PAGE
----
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People v. Ortiz





APPEAL from the Circuit Court of Cook County; the Hon. LOUIS B. GARIPPO, Judge, presiding.


After a jury trial, Tommy Ortiz (defendant) was found guilty of murder (Ill. Rev. Stat. 1973, ch. 38, par. 9-1), burglary (par. 19-1) and unlawful use of weapons (par. 24-1(a-10)). He was sentenced to concurrent terms of 50 to 100 years for murder, 5 to 15 years for burglary and 3 to 10 years for unlawful use of weapons. Defendant has appealed.

In this court, defendant contends that he was denied a fair trial because the prosecutor, in rebuttal argument, accused defendant and his attorney of fabricating the defense. The State's Attorney is also claimed to have prejudicially characterized a transaction at which defendant was present as a "narcotics buy." Defendant further maintains that he was not proved guilty beyond a reasonable doubt.

On April 30, 1974, at 7:30 p.m., Sandra Mellor and George Diaz returned from a shopping trip to the apartment they had been sharing. Miss Mellor testified that the place was in a shambles, with furniture overturned, dresser drawers taken out and clothing strewn about. A man stepped out of the apartment entrance hall into the living room and shot George Diaz fatally in the chest with a revolver. The assailant then ran out of the apartment and down the stairs.

The witness described the intruder as having worn a "dark leather-looking jacket, dark pants" and a purple ski mask. She testified that he was wearing dark brown gloves at the time he shot Diaz. The police were then called. Miss Mellor discovered that $300 held by a silver money clip, a necklace, a ring and two wrist watches were missing from the apartment. In the living room, she found a duffle bag that, before the burglary, had been kept folded in a closet. It contained the couple's stereo receiver and three photographs.

Officer Gates testified that he and his partner responded to a "Robbery in progress" radio call for 652 West Waveland at about 7:40 p.m. by driving south on the Inner Drive in Chicago. At the intersection of Waveland Avenue, less than a block from the scene of the burglary, Officer Gates observed a blue Corvette automobile which was also in the southbound lane of the Inner Drive. The defendant, whom the officer recognized, was in the driver's seat with a black leather jacket draped over his shoulders. After he saw Officer Gates, defendant backed his car north at a high rate of speed, struck two cars, went across the northbound lanes, jumped the curb and crossed the parkway onto the southbound section of Lake Shore Drive. The defendant's car then sped south for four or five blocks at speeds reaching 90-100 miles per hour, sharply swerved east across the median strip, bounced over the northbound lanes of the expressway, struck a fence and rolled over several times. Officer Gates had been in pursuit in the squad car with the siren and emergency lights in operation. He found defendant lying near the car in a semiconscious state.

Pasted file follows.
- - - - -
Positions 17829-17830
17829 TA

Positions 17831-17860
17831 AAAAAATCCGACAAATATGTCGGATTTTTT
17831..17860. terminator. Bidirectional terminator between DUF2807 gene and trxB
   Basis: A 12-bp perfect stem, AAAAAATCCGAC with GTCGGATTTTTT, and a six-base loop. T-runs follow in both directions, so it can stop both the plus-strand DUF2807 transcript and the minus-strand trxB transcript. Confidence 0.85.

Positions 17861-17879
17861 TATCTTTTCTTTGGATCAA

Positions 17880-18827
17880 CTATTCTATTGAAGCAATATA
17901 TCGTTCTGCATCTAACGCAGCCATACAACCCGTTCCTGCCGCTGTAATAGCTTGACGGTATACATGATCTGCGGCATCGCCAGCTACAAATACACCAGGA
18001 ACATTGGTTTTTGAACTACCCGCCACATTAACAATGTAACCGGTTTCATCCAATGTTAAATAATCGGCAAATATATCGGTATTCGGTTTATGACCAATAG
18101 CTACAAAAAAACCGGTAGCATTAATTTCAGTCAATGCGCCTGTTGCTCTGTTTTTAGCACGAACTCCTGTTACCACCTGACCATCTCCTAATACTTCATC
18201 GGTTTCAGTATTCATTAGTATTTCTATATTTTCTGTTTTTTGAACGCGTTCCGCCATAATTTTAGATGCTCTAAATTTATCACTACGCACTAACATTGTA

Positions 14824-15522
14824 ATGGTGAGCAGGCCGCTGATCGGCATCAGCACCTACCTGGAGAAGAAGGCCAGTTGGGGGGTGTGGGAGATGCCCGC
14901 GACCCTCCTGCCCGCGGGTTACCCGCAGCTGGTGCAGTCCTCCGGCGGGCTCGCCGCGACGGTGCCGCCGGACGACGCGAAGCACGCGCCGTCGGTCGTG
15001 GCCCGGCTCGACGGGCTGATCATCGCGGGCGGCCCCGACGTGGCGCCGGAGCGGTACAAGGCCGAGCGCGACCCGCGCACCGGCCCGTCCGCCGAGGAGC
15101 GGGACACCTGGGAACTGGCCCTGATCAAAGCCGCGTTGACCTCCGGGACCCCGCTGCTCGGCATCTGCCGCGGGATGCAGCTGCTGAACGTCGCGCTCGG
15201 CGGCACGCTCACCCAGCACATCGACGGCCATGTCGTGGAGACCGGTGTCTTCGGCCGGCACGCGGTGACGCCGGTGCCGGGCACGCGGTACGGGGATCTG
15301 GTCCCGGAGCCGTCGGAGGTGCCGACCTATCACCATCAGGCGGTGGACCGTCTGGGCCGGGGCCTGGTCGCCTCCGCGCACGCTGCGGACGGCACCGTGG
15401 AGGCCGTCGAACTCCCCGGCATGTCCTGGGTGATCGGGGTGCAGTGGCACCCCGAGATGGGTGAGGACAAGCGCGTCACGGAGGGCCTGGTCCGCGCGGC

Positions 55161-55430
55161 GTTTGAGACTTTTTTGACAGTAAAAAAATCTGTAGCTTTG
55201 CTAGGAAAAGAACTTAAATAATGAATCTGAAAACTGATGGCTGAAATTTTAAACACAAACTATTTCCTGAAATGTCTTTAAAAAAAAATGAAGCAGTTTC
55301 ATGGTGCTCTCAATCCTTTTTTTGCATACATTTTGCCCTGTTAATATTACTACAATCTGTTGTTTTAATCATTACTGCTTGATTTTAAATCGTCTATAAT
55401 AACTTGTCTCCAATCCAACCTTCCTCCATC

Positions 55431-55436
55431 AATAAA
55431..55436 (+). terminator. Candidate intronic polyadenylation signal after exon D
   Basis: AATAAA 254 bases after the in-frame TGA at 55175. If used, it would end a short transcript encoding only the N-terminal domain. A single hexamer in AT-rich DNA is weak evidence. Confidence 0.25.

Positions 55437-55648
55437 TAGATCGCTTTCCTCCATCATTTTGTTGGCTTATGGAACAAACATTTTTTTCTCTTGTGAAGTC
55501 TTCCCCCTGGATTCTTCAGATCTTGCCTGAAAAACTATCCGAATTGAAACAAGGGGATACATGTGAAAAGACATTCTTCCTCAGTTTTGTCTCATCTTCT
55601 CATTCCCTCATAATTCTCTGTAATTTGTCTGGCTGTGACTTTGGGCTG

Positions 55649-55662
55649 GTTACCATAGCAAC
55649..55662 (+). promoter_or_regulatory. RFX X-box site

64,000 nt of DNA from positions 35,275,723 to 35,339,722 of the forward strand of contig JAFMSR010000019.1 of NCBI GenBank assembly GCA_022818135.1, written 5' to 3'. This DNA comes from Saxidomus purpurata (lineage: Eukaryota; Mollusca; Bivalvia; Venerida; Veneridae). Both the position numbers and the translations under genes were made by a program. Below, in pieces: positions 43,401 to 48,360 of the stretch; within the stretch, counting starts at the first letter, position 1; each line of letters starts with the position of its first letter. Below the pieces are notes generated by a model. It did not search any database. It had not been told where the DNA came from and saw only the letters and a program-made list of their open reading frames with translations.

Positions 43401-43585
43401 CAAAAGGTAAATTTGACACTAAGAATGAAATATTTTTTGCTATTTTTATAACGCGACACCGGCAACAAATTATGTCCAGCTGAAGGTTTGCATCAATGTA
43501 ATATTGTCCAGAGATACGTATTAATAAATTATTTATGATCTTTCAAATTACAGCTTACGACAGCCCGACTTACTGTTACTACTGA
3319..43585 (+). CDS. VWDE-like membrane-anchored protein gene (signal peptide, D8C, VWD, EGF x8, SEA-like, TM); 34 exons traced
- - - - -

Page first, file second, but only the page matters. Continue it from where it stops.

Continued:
The officer testified that he observed a .38-caliber revolver, loaded with five live cartridges and one spent shell, on the ground between defendant and the car. Defendant was wearing dark pants. Under the car was a black leather jacket with a flashlight, a pair of handcuffs, two watches, a ring, a locket, a necklace and a black holster in its pocket. A purple ski mask and a pair of brown gloves were found in a sleeve of the jacket. The items of jewelry thus recovered were identified at trial as the articles missing from the scene of the burglary and murder. Miss Mellor testified that the ski mask found by Officer Gates looked like the one worn by the intruder.

Officer Donsbach testified that he accompanied defendant to the hospital in the ambulance. In the emergency room, the officer examined defendant's clothing and found $300 held by a money clip inside a pants pocket. The clip was later identified by Miss Mellor as the one missing after the burglary.